Vendanj took two long strides toward Tahn and Wendra, gripped one of her hands and eased her into a chair beside the overturned table. He knelt before her and looked intently into her face. He released her hand and then deliberately re-clasped it, interlocking the bottom two fingers and folding her thumb into his palm. With his other hand he touched her brow. Almost inaudibly he began to speak, never allowing Wendra to look away. A soft glow appeared in his face as he spoke, and Wendra’s own face mirrored the luminosity. A look of wonder spread across Braethen’s features, and Tahn suddenly remembered what Braethen had called the man back in the townsmen’s council room . . . Sheason.
Even in the Hollows it was known that the Sheason were hunted. The League of Civility had branded them spies for the Quiet. The Sheason were expected either to keep their gifts hidden, or to openly disavow their use of the Will; if caught rendering, they were executed; otherwise they were tolerated. Tahn involuntarily took a step back. What if this man was the figure he’d seen in the trees early that morning? Few could summon the Will; it was a gift that had to be conferred, and that only after years of training and careful study.
Vendanj reached for Wendra’s other hand and helped her to her feet. Tahn’s sister stood on her own, a combination of amazement and gratitude in her thin smile. “I—”
“You’re welcome,” Vendanj said. “Sutter, can you see Mira?”
“No.”
Another shriek rang through the storm, this one deeper and more anguished.
“We can’t wait,” he said, moving toward the door. “Leave her horse tied to the stoop; we must be gone.”
Sutter came away from the wall and rejoined them.
“How can we run the horses, Vendanj?” Braethen asked.
“I’ll see to the horses,” the Sheason replied. “Now listen carefully. We go to Recityv. I did not speak it in town where someone may have overheard. But fix it in your minds. Much depends on us getting there.”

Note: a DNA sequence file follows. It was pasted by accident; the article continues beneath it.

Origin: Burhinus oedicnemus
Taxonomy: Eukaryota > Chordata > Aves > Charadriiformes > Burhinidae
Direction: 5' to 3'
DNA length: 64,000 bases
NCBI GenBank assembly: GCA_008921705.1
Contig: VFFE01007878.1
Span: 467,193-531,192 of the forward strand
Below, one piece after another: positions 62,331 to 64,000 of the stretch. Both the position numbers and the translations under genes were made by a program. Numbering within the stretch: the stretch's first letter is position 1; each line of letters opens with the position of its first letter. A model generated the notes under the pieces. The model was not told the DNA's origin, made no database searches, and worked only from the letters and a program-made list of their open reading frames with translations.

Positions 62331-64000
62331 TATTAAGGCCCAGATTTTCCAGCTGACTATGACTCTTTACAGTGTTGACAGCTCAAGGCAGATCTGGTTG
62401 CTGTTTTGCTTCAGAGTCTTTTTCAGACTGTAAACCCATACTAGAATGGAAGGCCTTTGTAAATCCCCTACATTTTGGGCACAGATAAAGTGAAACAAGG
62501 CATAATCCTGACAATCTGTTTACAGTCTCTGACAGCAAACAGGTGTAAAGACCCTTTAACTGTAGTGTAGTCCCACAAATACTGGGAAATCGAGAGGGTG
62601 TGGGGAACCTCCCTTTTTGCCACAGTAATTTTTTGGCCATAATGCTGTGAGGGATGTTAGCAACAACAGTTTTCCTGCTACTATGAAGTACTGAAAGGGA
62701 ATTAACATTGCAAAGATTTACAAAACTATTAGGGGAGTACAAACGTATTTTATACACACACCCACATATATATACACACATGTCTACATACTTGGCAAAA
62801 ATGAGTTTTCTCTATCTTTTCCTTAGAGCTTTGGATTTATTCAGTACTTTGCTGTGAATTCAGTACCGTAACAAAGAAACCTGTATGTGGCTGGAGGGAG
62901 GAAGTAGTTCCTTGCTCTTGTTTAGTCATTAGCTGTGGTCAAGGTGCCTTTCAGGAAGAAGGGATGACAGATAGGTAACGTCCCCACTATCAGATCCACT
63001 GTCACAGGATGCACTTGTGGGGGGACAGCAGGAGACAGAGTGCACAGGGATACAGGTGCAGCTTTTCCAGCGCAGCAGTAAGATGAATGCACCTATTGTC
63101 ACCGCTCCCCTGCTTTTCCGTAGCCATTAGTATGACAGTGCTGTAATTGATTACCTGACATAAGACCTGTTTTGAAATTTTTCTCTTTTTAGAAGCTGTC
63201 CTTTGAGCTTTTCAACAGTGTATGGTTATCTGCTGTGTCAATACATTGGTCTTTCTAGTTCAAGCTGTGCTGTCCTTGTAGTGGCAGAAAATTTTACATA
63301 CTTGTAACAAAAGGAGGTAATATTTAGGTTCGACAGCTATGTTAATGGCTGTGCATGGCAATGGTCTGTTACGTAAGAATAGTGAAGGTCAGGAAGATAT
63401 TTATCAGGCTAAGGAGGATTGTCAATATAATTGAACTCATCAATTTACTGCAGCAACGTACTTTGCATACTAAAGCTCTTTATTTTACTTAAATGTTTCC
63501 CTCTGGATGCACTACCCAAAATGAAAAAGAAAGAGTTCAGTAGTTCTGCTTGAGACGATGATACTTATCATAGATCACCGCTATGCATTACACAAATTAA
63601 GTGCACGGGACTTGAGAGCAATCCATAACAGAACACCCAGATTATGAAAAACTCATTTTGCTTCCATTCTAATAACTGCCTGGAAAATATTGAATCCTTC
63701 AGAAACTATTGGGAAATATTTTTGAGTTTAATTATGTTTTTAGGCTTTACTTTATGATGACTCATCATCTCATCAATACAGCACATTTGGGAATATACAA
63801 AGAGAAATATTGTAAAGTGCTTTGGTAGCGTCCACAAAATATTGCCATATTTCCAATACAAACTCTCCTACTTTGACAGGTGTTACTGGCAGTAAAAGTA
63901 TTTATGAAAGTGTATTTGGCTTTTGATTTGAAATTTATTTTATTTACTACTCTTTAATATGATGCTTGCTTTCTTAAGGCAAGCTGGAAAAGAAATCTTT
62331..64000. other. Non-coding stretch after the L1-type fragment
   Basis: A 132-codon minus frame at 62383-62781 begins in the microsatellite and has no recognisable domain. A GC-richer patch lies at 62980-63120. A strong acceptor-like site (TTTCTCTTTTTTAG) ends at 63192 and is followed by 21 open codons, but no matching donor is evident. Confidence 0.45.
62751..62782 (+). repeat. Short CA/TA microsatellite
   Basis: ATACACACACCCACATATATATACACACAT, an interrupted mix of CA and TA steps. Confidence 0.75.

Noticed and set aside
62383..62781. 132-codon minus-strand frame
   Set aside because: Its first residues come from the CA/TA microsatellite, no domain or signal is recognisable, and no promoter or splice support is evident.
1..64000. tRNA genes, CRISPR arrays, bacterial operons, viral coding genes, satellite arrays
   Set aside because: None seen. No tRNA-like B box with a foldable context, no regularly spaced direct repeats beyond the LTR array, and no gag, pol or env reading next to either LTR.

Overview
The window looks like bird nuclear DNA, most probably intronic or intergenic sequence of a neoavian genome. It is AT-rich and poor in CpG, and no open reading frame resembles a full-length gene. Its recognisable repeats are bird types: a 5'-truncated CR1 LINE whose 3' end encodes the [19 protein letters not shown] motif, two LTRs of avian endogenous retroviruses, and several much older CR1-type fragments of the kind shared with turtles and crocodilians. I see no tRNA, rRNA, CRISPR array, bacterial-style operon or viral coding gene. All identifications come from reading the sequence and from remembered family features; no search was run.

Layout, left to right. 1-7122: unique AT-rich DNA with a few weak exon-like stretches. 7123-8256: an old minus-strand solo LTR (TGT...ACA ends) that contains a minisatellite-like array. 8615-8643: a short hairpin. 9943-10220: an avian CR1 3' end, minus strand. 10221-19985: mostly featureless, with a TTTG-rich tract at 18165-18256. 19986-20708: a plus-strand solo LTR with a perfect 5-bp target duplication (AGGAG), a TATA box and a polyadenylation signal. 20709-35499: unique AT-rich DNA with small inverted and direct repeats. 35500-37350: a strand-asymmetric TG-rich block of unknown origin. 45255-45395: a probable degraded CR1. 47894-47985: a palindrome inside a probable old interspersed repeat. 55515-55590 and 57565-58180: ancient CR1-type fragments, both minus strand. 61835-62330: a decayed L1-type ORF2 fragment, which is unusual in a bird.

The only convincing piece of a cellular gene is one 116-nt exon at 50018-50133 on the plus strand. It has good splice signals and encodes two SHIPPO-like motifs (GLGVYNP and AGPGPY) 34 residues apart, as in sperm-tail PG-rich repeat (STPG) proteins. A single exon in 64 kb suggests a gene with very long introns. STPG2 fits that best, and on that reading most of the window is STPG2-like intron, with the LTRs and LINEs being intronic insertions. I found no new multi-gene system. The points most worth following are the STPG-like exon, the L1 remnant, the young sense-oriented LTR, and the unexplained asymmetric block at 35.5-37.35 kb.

Vendanj took a moment to look at each of them, then strode through the door into the night.Tahn looked at Sutter, whose jaw hung agape. Recityv! The thrill and fright of such a journey, such a large place, made his heart race! The revelation of where the Sheason meant to take them seemed to hit them all like another strike of lightning. In silence, they exchanged  questioning looks.
A moment later, they all followed Vendanj through the door. They clambered onto their horses in the pouring rain. Wendra came last.
Vendanj went from mount to mount, removing sprigs from his small wooden case and giving one to each horse as he went. Again, Tahn thought he caught a whiff of peppermint. The Sheason then jumped onto his horse. Tahn looked back at the lone mount still tied to the stoop post—Mira’s.
In the darkness, a lusting, hate-filled cry arose.
“We no longer all need to return to town. Mira provisioned your horses before we left. And we have enough extra for Anais Wendra. Only Braethen need return.” Vendanj sidled up beside him. “Ogea’s satchels. Can you manage to retrieve them alone?”
The insult sliced through the downpour.
Braethen nodded.
“Meet us on the North Road. Move fast. We’ll be leaving the road soon.”
Breathen didn’t wait for further instruction, and was gone. As he raced away, Mira appeared as if from nowhere, jumped into her saddle and kicked her horse into a dead run.
“Stay close.” The Sheason kicked at his mount, and disappeared into the rain after her. Lightning flashed in the sky. As thunder pealed and rolled across the Hollows, Tahn looked at his friend.
 “This is what you wanted, Nails.” He kicked Jole to follow. The rest came after them in a dark blur of rain, wind, and fleeing hooves.
Soon the lights of the Hollows faded behind them.